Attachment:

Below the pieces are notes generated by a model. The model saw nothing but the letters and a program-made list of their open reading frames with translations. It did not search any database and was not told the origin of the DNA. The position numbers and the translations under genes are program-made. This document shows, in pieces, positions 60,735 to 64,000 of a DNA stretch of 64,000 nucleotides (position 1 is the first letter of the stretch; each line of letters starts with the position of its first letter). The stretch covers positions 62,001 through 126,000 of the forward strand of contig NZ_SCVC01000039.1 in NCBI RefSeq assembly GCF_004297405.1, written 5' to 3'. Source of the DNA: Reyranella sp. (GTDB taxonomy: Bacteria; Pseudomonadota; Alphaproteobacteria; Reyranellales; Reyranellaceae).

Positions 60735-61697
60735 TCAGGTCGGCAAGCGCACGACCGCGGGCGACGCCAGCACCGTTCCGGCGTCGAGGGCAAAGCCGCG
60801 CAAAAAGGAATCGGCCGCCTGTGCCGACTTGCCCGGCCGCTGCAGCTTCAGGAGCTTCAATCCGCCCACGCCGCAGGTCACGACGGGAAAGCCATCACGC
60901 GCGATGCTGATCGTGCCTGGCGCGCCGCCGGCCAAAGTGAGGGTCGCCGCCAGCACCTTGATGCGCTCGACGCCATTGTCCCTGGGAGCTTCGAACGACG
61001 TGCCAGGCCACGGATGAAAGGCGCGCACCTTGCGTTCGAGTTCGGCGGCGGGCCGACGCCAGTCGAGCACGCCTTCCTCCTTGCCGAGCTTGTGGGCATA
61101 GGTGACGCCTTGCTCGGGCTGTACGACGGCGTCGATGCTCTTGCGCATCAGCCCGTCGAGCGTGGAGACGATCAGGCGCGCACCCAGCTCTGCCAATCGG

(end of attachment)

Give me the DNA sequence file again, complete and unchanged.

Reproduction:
Below the pieces are notes generated by a model. The model saw nothing but the letters and a program-made list of their open reading frames with translations. It did not search any database and was not told the origin of the DNA. The position numbers and the translations under genes are program-made. This document shows, in pieces, positions 60,735 to 64,000 of a DNA stretch of 64,000 nucleotides (position 1 is the first letter of the stretch; each line of letters starts with the position of its first letter). The stretch covers positions 62,001 through 126,000 of the forward strand of contig NZ_SCVC01000039.1 in NCBI RefSeq assembly GCF_004297405.1, written 5' to 3'. Source of the DNA: Reyranella sp. (GTDB taxonomy: Bacteria; Pseudomonadota; Alphaproteobacteria; Reyranellales; Reyranellaceae).

Positions 60735-61697
60735 TCAGGTCGGCAAGCGCACGACCGCGGGCGACGCCAGCACCGTTCCGGCGTCGAGGGCAAAGCCGCG
60801 CAAAAAGGAATCGGCCGCCTGTGCCGACTTGCCCGGCCGCTGCAGCTTCAGGAGCTTCAATCCGCCCACGCCGCAGGTCACGACGGGAAAGCCATCACGC
60901 GCGATGCTGATCGTGCCTGGCGCGCCGCCGGCCAAAGTGAGGGTCGCCGCCAGCACCTTGATGCGCTCGACGCCATTGTCCCTGGGAGCTTCGAACGACG
61001 TGCCAGGCCACGGATGAAAGGCGCGCACCTTGCGTTCGAGTTCGGCGGCGGGCCGACGCCAGTCGAGCACGCCTTCCTCCTTGCCGAGCTTGTGGGCATA
61101 GGTGACGCCTTGCTCGGGCTGTACGACGGCGTCGATGCTCTTGCGCATCAGCCCGTCGAGCGTGGAGACGATCAGGCGCGCACCCAGCTCTGCCAATCGG